RAF Marham is located south-east of King's Lynn in Norfolk. It was home to front-line squadrons of Tornado GR4 aircraft which have since disbanded in March 2019. New infrastructure has been built to support the new F-35B Lightning II aircraft which began arriving in 2018 to form 617 Squadron. More squadrons of F-35B Lightning II will be based at RAF Marham in the future.
RAF Marham Satellite View
It is also home to the Tactical Imagery-Intelligence Wing, No.3 RAF Force Protection, No.2620 (County of Norfolk) Sqn (Royal Auxiliary Force) Regiment and No.6 RAF Police Squadron. The British Army Royal Engineers as well as the RAF Marham Aero Club are based at RAF Marham.
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RAF Marham Scanner Frequencies:
Approach - 124.150, 233.075
Director - 377.475
Radar - 298.825, 234.325
Tower - 281.150, 119.975
Ground - 389.400
ATIS - 277.225
Aircraft & Squadrons
The Tactical Imagery-Intelligence Wing, who are responsible for the processing and exploitation of fast-jet electro-optical imagery, on deployed operations, exercises and routine training, are based here.
It is also home to No.3 RAF Force Protection Wing headquaters as well as No.2620 (County of Norfolk) Sqn (Royal Auxiliary Force) Regiment and No.6 RAF Police Squadron.
The British Army Royal Engineers as well as the RAF Marham Aero Club are based at RAF Marham.
IX Squadron - Tornado GR4/GR4A.
• 12 Squadron - Tornado GR4/GR4A.
• 31 Squadron - Tornado GR4/GR4A.
617 Squadron - F-35B Lightning II.
All Tornado Squadrons have now disbanded (14.3.2019)
There has been extensive infrastructure changes across the base for the F-35B Lightning II aircraft which began arriving in 2018
. The F-35B Lightning II is a 5th Generation, multi-role, stealth fighter.
RAF Marham was opened in 1916 and was a military night landing ground. The aerodrome was later handed over to the Royal Flying Corps (RFC).
It was closed in 1919 until 1935 when work on a new airfield started and it became active in 1937 with a resident heavy bomber unit from 3 Group, RAF Bomber Command. Aircraft included the Fairey Hendon bomber, Handley Page Harrow, and Wellingtons. In 1941, the Wellingtons moved out and Mosquitos arrived which became part of the Pathfinder force. In 1944, RAF Marham closed while new concrete runways, perimeter track, and dispersal areas were built.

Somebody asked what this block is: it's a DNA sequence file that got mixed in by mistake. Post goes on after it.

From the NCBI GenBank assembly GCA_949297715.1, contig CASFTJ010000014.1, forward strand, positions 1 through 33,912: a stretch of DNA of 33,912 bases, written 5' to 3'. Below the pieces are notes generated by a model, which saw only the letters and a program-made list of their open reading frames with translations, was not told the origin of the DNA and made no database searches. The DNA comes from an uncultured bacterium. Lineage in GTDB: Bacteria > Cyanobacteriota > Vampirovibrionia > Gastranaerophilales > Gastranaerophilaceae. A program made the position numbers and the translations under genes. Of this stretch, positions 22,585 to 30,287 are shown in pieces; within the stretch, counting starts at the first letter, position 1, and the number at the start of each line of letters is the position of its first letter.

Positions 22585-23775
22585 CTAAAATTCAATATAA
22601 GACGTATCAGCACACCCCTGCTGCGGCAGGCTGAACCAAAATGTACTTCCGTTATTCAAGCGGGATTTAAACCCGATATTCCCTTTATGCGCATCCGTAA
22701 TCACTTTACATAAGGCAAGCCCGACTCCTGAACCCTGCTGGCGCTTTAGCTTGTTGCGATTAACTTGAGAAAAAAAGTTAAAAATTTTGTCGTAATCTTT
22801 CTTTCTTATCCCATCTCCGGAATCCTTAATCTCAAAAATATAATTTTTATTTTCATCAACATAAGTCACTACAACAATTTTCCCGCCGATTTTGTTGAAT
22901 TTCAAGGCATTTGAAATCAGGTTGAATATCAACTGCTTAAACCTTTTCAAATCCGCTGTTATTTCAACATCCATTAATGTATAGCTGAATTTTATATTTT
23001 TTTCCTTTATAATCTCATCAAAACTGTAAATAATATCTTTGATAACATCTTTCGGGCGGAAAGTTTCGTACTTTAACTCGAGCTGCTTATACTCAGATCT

After the Second World War, RAF Marham operated the Boeing Washington aircraft, and later the Vickers Valiant & Handley Page Victor (V Bombers). The station was large enough for the operation of USAF Boeing B-52 aircraft which visited in the 1970s and 1980s for exercises.
Twenty four Hardened Aircraft Shelters were constructed to house the Tornado which arrived in 1982. Each shelter was able to store four WE.177 nuclear bombs.
The new F-35B 'Lightning II' fleet will be based at RAF Marham from 2018 and the base is currently undergoing enhanced infrastructure to support these aircraft. The F-35B will be operated by 617 Squadron RAF, 809 Naval Air Squadron (Fleet Air Arm), an unnamed RAF Squadron, an unnamed Naval Air Squadron, 207 OCU Squadron RAF, and 17 Squadron RAF (Operation and Evaluation, currently based at Edwards AFB, USA). RAF Marham will have a mix of Royal Air Force and Royal Navy personnel, and both will deploy aboard the new Royal Navy Queen Elizabeth class aircraft carriers
In the Summer of 2018, F-35s and personnel of 617 Squadron will arrive at RAF Marham. They will then undergo an intense phase of training to be able to declare a land-based Initial Operational Capability by the end of the year. The Lightning OCU, 207 Squadron will follow and occupy new buildings adjacent to the new Dambusters facilities at the Norfolk base in due course. In the UK, 207 (OCU) Squadron will initially operate five to six aircraft and within about two years have a full complement of eight F-35Bs.
With no two-seat F-35s the training of pilots is heavily reliant upon simulators. Fortunately, the F-35 Full Mission Simulator allows you to train everything from the most basic skills, all the way up to teaching and assessing students in tactical formations against potent enemy threats.
The RAF Tornado was withdrawn from service on 31st March 2019, and brought to an end four decades of service, during which the aircraft has formed the backbone of UK airpower. RAF Tornados returned home from Operations for the last time on 5th February 2019. Their last operational sortie took place from RAF Akrotiri, Cyprus on Thursday 31st January. This marked the end of over 28 years almost continual Operational deployment for the Tornado Force.
Three training variants of the Tornado received special markings including a camouflage scheme which the Tornado sported in its early career. These three Tornados took off from RAF Marham, on Wednesday 23rd january 2019, and refuelled over the North Sea before being photographed via a fourth RAF Tornado and then returning back to Marham. For more information and photographs then click here
. There was also a Tornado Farewell Flypast over three days on Tuesday 19th February 2019, Wednesday 20th February 2019, and Thursday 21st February 2019, as well as a nine-ship Tornado flypast on Thursday 28th February 2019. Details including Flypast times, NOTAMS and a map of the route for each day can be found here
• RAF Tornado Farewell Flypasts.